REFERENCES
1. Myers KA, Mrkobrada M, Simel DL. Does this patient have obstructive sleep apnea?: the rational clinical examination systematic review. JAMA. 2013;310(7):731-741.
2. Wittine LM, Olson EJ, Morgenthaler TI. Effect of recording duration on the diagnostic accuracy of out-of-center sleep testing for obstructive sleep apnea. Sleep. 2014;37(5):969-975.
3. Anandam A, Akinnusi M, Kufel T, et al. Effects of dietary weight loss on obstructive sleep apnea: a meta-analysis. Sleep Breath. 2013;17(1): 227-234.
4. van Maanen JP, de Vries N. Long-term effectiveness and compliance of positional therapy with the sleep position trainer in the treatment of positional obstructive sleep apnea syndrome. Sleep. 2014;37(7):1209-1215.
5. Weaver TE, Mancini C, Maislin G, et al. Continuous positive airway pressure treatment of sleepy patients with milder obstructive sleep apnea: results of the CPAP Apnea Trial North American Program (CATNAP) randomized clinical trial. Am J Respir Crit Care Med. 2012;186(7): 677-683.
6. Giles TL, Lasserson TJ, Smith BH, et al. Continuous positive airways pressure for obstructive sleep apnoea in adults. Cochrane Database Syst Rev. 2006;(3):CD001106.
7. Drager LF, Polotsky VY, Lorenzi-Filho G. Obstructive sleep apnea: an emerging risk factor for atherosclerosis. Chest. 2011;140(2):534-542.
8. Yang D, Liu Z, Yang H, et al. Effects of continuous positive airway pressure on glycemic control and insulin resistance in patients with obstructive sleep apnea: a meta-analysis. Sleep Breath. 2013;17(1):33-38.
9. Barbé F, Durán-Cantolla J, Sánchez-de-la-Torre M, et al. Effect of continuous positive airway pressure on the incidence of hypertension and cardiovascular events in nonsleepy patients with obstructive sleep apnea: a randomized controlled trial. JAMA. 2012;307(20):2161-2168.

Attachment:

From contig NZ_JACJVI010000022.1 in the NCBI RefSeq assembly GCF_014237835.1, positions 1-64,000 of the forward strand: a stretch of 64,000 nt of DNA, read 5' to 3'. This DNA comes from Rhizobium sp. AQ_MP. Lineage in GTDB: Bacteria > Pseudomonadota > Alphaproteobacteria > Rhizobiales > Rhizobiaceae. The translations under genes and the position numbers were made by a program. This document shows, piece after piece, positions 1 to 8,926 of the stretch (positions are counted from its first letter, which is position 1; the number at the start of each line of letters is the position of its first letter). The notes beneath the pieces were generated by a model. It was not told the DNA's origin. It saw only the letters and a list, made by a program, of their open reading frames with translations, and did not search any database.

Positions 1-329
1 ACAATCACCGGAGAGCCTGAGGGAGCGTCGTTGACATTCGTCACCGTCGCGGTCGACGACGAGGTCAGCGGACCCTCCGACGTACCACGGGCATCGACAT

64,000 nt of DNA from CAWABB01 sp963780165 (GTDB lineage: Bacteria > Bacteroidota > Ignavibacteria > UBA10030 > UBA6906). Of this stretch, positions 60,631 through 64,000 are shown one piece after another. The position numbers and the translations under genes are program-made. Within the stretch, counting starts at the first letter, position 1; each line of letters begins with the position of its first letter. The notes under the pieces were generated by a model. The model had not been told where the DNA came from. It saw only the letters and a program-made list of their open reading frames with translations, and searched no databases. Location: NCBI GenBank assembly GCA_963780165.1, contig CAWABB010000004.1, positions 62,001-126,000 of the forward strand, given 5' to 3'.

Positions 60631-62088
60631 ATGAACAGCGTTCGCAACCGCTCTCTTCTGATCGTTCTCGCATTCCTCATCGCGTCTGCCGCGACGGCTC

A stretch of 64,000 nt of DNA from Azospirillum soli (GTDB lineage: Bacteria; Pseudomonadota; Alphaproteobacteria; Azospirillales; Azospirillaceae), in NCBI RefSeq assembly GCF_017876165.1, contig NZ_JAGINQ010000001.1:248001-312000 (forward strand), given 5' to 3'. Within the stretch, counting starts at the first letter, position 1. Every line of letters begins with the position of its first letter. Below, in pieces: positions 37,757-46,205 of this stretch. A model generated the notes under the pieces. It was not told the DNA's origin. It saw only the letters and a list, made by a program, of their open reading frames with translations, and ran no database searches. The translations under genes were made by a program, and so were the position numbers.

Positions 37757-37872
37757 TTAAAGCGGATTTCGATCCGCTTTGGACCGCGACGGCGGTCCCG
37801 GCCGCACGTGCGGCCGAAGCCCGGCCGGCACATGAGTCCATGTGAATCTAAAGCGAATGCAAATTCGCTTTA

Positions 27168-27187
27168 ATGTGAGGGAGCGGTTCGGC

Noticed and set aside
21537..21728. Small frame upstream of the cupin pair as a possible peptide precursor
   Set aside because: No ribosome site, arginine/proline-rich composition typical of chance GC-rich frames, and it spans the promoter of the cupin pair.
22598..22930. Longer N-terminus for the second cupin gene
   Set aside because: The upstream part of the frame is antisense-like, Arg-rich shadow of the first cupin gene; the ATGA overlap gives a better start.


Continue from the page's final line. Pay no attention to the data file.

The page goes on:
10. Chai CL, Pathinathan A, Smith B. Continuous positive airway pressure delivery interfaces for obstructive sleep apnoea. Cochrane Database Syst Rev. 2006;(4):CD005308.
11. Lim J, Lasserson TJ, Fleetham J, et al. Oral appliances for obstructive sleep apnoea. Cochrane Database Syst Rev. 2006;(1):CD004435.
12. Mason M, Welsh EJ, Smith I. Drug therapy for obstructive sleep apnoea in adults. Cochrane Database Syst Rev. 2013;(5):CD003002.
13. Sundaram S, Bridgman SA, Lim J, et al. Surgery for obstructive sleep apnoea. Cochrane Database Syst Rev. 2005;(4):CD001004.
14. Shneerson J, Wright J. Lifestyle modification for obstructive sleep apnoea. Cochrane Database Syst Rev. 2001;(1):CD002875.
15. Mason M, Cates CJ, Smith I. Effects of opioid, hypnotic and sedating medications on sleepdisordered breathing in adults with obstructive sleep apnoea. Cochrane Database Syst Rev. 2015;(7):CD011090.
16. Marcus CL, Brooks LJ, Draper KA, et al. Diagnosis and management of childhood obstructive sleep apnea syndrome. Pediatrics. 2012;130(3): e714-e755.
17. Osorio RS, Gumb T, Pirraglia E, et al. Sleep-disordered breathing advances cognitive decline in the elderly. Neurology. 2015;84(19):1964-1971.
Codes
&NA;
ICD10
G47.33 Obstructive sleep apnea (adult) (pediatric)
Clinical Pearls
&NA;
  • OSA is characterized by repetitive episodes of apnea at the pharynx, often terminating in a snort/gasp.
  • Laboratory PSG is the key to diagnosis.
  • CPAP is the most effective form of treatment for both mild to moderate and moderate to severe OSA.
  • Central sleep apnea may mimic OSA.